Barack Obama: “if we keep on adding to the debt… that could actually lead to a double-dip”

Barack Obama has now come clean about his thinking on why his administration has decided to focus first on reducing the deficit and next on jobs. He fears a double-dip recession will occur if foreigners lose confidence in the U.S. dollar, causing interest rates to spike. 

This is nonsense and it demonstrates how much at odds Obama’s economic thinking is with reality. This is the clearest indication that the Obama Administration doesn’t understand how modern money works. In fact, by focusing on deficit reduction, he has increased the chances of a double dip instead of decreasing them.

If he wants to reduce deficits, knowing it will precipitate a double dip and would decrease malinvestment. Fine. That’s not my solution, but it is accurate view of the economics.

What Obama actually said

At issue is whether the federal government’s enormous debt burden in the U.S. could cause investors to lose confidence in the U.S. government and shun its debt.

In an interview on Fox News today, the President said the following:

I think it is important though to recognize that. If we keep on adding to the — Even in the midst of this recovery that at some point. People could lose confidence in the US economy in a way that could actually lead to a double dip recession.

Is this really true though?

How deficits really work

Think of an economy this way: the people in any economy buy goods and services from one another and from the outside. In any given time period, one person, one company or one group/sector might use credit in order to buy more goods and services than it makes in income. It’s like spending future income by using credit. This puts that individual, company or group/sector in deficit i.e. they have spent more money than they have earned. Now obviously, if one sector is in deficit in a given period (i.e. they have spent more capital than they have earned), then the other sectors are in net surplus (i.e. they have received more cash than they have earned).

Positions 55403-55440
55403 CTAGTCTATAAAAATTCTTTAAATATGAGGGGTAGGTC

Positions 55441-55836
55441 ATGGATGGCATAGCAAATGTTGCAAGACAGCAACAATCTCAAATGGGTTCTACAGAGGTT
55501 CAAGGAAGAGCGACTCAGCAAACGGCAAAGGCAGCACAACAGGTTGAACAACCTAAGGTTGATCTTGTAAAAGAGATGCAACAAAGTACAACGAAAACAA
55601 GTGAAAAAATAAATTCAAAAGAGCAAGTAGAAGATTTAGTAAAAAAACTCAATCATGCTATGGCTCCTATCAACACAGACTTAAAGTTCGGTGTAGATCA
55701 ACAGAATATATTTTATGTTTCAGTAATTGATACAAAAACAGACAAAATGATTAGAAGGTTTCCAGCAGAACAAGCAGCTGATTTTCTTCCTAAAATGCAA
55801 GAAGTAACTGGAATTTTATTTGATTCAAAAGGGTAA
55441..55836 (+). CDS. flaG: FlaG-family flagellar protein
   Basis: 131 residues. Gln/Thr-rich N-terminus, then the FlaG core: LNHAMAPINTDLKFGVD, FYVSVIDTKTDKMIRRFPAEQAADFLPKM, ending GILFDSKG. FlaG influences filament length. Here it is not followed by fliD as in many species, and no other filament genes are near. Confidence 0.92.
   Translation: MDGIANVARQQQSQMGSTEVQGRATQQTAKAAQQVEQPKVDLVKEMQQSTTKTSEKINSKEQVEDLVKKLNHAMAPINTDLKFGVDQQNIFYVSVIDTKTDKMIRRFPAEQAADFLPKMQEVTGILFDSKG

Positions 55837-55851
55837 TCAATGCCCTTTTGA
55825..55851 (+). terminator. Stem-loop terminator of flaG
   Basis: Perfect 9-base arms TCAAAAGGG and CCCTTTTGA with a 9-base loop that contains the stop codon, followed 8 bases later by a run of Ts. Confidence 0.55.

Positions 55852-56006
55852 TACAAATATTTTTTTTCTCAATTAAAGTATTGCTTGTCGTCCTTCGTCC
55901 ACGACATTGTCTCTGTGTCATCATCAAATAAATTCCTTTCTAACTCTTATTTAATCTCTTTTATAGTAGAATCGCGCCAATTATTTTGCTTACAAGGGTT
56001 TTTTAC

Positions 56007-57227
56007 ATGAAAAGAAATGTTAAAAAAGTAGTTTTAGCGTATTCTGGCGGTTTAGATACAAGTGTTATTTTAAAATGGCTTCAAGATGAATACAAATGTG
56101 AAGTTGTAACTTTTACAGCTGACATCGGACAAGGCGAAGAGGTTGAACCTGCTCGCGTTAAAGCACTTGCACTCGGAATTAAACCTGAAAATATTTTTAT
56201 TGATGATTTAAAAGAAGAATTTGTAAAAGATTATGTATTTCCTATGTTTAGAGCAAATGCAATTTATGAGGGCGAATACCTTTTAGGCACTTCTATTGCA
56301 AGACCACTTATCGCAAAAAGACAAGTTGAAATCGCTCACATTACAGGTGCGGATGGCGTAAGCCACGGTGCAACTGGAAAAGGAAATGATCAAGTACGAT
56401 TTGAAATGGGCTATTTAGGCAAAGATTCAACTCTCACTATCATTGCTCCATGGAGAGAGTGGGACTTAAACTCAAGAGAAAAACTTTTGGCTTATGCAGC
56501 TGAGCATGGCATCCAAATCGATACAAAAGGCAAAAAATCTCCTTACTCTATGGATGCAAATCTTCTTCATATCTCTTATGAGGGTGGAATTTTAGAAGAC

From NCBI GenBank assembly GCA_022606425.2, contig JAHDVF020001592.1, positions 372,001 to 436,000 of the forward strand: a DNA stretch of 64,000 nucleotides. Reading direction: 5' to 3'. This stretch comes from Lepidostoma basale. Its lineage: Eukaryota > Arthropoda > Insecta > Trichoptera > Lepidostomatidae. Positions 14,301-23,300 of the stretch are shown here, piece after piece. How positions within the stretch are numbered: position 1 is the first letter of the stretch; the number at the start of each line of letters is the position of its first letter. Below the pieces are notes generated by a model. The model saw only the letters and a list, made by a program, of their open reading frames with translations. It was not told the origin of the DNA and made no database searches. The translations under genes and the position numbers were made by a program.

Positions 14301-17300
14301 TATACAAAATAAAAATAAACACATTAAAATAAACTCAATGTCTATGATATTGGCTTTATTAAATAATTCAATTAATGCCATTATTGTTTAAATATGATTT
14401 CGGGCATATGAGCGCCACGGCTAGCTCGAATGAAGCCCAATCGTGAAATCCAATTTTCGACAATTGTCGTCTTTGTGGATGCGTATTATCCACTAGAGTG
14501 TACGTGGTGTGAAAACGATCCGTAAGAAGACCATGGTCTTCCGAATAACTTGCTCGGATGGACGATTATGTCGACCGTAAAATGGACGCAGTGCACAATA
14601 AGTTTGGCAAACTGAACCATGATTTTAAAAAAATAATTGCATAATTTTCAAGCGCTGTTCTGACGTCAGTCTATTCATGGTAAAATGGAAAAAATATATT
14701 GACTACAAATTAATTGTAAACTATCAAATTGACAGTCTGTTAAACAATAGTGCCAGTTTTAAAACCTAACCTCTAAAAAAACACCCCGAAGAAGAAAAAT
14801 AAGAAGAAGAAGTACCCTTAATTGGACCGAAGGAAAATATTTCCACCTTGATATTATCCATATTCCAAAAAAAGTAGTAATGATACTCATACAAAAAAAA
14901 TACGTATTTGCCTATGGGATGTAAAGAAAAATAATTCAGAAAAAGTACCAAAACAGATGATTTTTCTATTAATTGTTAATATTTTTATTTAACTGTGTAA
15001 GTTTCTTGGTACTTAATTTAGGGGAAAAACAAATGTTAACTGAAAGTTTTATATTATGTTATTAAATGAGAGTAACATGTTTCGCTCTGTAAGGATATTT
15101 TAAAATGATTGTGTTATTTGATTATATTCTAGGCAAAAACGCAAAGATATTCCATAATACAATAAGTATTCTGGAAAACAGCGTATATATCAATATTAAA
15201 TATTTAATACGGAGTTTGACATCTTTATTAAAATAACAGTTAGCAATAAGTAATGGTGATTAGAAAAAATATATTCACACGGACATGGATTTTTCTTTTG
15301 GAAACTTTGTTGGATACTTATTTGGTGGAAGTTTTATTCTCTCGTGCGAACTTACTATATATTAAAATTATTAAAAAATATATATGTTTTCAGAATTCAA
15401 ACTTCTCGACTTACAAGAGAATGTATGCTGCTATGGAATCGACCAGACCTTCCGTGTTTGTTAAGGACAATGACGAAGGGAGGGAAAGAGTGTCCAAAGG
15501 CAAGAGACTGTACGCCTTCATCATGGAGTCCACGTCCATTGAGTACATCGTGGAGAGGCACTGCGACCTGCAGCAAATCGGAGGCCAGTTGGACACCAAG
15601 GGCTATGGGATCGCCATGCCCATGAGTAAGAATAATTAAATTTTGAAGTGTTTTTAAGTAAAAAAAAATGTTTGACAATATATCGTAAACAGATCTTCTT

Let’s give these groups/sectors of the economy names: the private sector, the public sector and the foreign sector.  Giving the groups names makes it plain that if the public sector is in deficit, the combined foreign and private sectors must be in surplus.  Simply put, if you look at all of the households and businesses that make up the private sector and aggregate them together, you can determine if the private sector has a net surplus or a net deficit in any individual time period. And if the private sector has a net surplus, the combined foreign sector and public sector must have a deficit for that time period. The sector financial balances move in concert.

What this means for today is that a government which reduces its deficit in a given time period is forcing an equal reduction in surplus in the private and foreign sectors. So that means, in aggregate, the private sector and the foreign sector will reduce the surplus cash it is taking in over what it spends.

Scott Fullwiler has a good graph depicting how the private sector surplus/deficit moves in concert with the public sector deficit/surplus, the difference being the current account deficit: